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    #1

    comprise/house

    comprise /kəmˋpraiz /
    house /haus/
    How do I know "se"represent z or s in phonetics?

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    #2

    Re: comprise/house

    It's more likely to be z in verbs and s in nouns. "House" is a perfect example: it's a z in to house and an s in ​the house.
    Last edited by GoesStation; 22-Aug-2016 at 14:55. Reason: To promote a semicolon.
    I am not a teacher.

  1. Raymott's Avatar
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    #3

    Re: comprise/house

    And it's 'z' in 'houses'.

    Counterexamples to GS:
    Verbs with 's': chase, base, release, increase (etc.)...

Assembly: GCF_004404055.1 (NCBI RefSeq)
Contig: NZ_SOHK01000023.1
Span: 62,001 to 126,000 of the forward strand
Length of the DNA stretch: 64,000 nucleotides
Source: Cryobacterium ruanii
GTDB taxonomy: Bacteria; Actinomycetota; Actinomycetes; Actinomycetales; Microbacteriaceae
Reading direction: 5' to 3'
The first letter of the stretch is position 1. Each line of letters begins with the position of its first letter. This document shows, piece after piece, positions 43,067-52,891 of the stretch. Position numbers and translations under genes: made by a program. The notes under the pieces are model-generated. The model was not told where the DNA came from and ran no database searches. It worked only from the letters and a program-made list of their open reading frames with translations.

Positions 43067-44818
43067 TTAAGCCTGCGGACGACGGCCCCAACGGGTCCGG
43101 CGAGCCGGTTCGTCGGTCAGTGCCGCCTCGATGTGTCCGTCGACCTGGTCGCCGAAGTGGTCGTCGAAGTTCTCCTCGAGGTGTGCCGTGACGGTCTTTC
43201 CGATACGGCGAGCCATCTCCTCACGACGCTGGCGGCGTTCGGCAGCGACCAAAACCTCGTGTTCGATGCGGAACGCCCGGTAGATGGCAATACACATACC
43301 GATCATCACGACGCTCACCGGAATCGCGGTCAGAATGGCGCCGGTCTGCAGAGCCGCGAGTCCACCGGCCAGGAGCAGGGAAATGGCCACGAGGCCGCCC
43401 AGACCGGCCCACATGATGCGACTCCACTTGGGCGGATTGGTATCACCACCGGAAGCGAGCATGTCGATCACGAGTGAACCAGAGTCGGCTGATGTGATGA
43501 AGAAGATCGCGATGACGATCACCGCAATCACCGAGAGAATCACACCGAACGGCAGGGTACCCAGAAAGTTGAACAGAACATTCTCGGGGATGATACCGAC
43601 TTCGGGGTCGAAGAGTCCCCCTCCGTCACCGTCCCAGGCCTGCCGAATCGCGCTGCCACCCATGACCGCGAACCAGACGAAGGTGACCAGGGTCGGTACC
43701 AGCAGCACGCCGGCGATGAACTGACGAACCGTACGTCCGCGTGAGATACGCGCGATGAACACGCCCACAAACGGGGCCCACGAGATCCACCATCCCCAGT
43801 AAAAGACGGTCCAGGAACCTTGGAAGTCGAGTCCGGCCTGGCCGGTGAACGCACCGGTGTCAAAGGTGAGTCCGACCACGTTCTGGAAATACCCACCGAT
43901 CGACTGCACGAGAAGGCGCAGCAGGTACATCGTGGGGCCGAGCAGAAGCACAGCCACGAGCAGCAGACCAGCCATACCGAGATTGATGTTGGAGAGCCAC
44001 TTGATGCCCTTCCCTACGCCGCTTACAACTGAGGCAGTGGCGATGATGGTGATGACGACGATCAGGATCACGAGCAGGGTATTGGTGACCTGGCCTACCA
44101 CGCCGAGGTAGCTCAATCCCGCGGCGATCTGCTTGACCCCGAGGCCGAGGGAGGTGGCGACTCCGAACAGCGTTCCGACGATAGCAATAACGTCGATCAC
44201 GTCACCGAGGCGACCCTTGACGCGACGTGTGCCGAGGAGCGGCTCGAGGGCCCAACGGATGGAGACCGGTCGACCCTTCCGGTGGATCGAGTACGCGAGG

- verbs with stress on first syllable: promise, practise, purchase...
    Nouns with 'z': hose, nose, compromise, reprise, surprise, fuse, phase, phrase, ease...

    There may be some merit in what GS says, but his thesis needs a lot of work.
    My reply to the original question: You don't know.

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    #4

    Re: comprise/house

    Quote Originally Posted by Raymott View Post
    There may be some merit in what GS says, but his thesis needs a lot of work.
    My reply to the original question: You don't know.
    I spoke in haste. I was thinking of cases like house where a verb and a noun are spelled the same but pronounced differently. I'm not sure my thesis applies to more than a handful of such word pairs though.
    I am not a teacher.

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